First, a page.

Kenyan banks retreat on lending government over debt

Monday May 01 2023
Central Bank of Kenya (CBK) building in Nairobi.

Central Bank of Kenya (CBK) building in Nairobi. PHOTO | NMG


Kenyan banks have reduced lending to the Treasury by 40 percent ($964 million) amid concerns over the government’s debt sustainability position and the rising interest rates that could leave lenders awash with worthless papers.

The latest spells doom to the government’s increased debt appetite that continues to suffer setbacks through massive undersubscriptions in weekly auctions, prompting a shift to the expensive commercial loans in foreign markets.

Central Bank of Kenya (CBK) data shows that lenders put only Ksh196.2 billion ($1.44 billion) in treasury bills and bonds last year compared with Ksh326.4 billion ($2.4 billion) in 2021.

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This translates to a 40 percent (Ksh130.2 billion, $958.06 million) decline in banks’ investment in government securities, amid sustained fears over the state’s mounting debt burden and the collapse of Silicon Valley Bank, the largest bank failure in the US since the global financial crisis.

“Quarterly growth in domestic credit extended by the banking system (to the government) moderated slightly to 1.8 percent in the fourth quarter (October-December) of 2022 from three percent in the previous quarter (July-September), largely reflecting reduced net lending to government,” says CBK.


“Lending to other public sector increased slightly, mainly due to advances to county governments and parastatals.”
CBK Quarterly economic data shows that banks channelled the excess liquidity to forex trading and the private sector, explaining the increased contribution of forex income and interest on loans and advances to the lender’s profit.

Lending to private sector increased

Bank’s lending to the private sector increased by 57 percent ($1.02 billion) to Ksh380.3 billion ($2.8 billion) in 2022 from Ksh241.9 billion ($1.78 billion) in 2021, with several lenders reporting at least a 60 percent jump in forex trading income, an indication that the existing dollar shortage and significant depreciation of the shilling against the greenback have had positive impact on bank finances.

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“Rates in the fixed income market have been on upward trend given the continued government’s demand for cash and the relatively tightened liquidity in the money market,” according to analysts at Cytonn Investments Ltd.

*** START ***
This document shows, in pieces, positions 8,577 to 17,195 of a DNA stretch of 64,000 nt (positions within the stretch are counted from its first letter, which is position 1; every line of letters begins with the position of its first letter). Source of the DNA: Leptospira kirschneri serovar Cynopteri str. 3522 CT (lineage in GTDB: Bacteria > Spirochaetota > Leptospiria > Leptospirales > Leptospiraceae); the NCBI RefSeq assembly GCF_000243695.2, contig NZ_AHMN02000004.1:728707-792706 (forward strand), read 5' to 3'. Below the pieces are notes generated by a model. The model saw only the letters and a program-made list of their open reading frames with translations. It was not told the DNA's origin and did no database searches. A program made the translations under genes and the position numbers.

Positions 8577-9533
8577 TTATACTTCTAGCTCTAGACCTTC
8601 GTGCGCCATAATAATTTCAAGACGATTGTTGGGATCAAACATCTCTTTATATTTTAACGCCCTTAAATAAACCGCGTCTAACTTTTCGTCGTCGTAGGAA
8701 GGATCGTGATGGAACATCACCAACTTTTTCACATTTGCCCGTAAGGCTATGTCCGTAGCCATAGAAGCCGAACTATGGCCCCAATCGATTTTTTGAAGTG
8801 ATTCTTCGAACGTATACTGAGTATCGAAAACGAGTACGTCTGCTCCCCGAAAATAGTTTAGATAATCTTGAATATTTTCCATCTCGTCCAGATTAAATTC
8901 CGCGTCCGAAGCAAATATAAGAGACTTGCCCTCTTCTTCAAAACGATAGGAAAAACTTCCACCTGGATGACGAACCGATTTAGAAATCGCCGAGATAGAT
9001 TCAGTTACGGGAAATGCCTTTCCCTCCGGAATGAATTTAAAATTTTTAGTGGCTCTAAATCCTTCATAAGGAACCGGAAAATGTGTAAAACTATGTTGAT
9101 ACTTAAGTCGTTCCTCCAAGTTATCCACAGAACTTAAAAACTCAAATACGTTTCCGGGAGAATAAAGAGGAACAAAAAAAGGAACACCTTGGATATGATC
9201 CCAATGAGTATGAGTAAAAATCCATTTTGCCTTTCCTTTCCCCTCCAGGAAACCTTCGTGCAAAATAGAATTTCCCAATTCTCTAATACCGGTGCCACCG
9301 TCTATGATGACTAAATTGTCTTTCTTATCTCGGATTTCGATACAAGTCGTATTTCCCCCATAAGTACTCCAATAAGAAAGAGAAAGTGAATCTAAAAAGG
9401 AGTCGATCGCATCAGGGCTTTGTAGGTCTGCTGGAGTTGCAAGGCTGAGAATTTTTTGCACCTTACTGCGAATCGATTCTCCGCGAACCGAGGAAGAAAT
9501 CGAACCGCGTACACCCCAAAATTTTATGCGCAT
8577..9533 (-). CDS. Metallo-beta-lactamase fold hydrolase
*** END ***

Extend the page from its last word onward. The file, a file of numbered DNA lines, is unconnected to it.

The shortage of the US currency has severely hit commercial transactions leading to proliferation of parallel foreign exchange markets (black market) as commercial banks and forex bureaus cashed in on the scarce currency to make huge profit.

The failure of the American Silicon Valley Bank (SVB) last month was largely as a result of the lender holding a large proportion of customer deposits in the hold-to-maturity securities whose values were significantly hit by the Fed’s decision to increase interest rates.

The collapse of SVB, the banker to many tech and life sciences companies, has sent shock waves through the global banking industry.
This has also triggered attention to the impending leadership changes at CBK as the 8-year term of current governor Patrick Njoroge and his deputy Sheila M’Mbijiwe comes to an end in June this year. The duo leave office in June 17.

Leadership changes monitored

The EastAfrican has learnt that the market is closely monitoring the leadership changes at the apex bank with industry players hoping to secure the signature of an individual that is capable of restoring sanity in the turbulent forex market, and with expertise beyond economic models to avert bank failures and strengthen depositor confidence.

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“Global financial conditions though moderating is expected to remain volatile, reflecting rising interest rates in major economies as major central banks continue with monetary policy tightening,” says CBK.

“In response to ongoing monetary tightening, global inflation is projected to decelerate from 8.8 percent in 2022 to 6.6 percent and 4.3 percent in 2023 and 2024, respectively. However, this will still be above the pre-pandemic of 3.5 percent.”

The banking sector’s overall liquidity ratio decreased to 50.8 percent in the fourth quarter of 2022, from 51.5 percent in the third quarter of 2022 largely as a result of higher increase in total short-term liabilities (1.4 percent) as compared with a 0.1 percent increase in total liquid assets between the two quarters.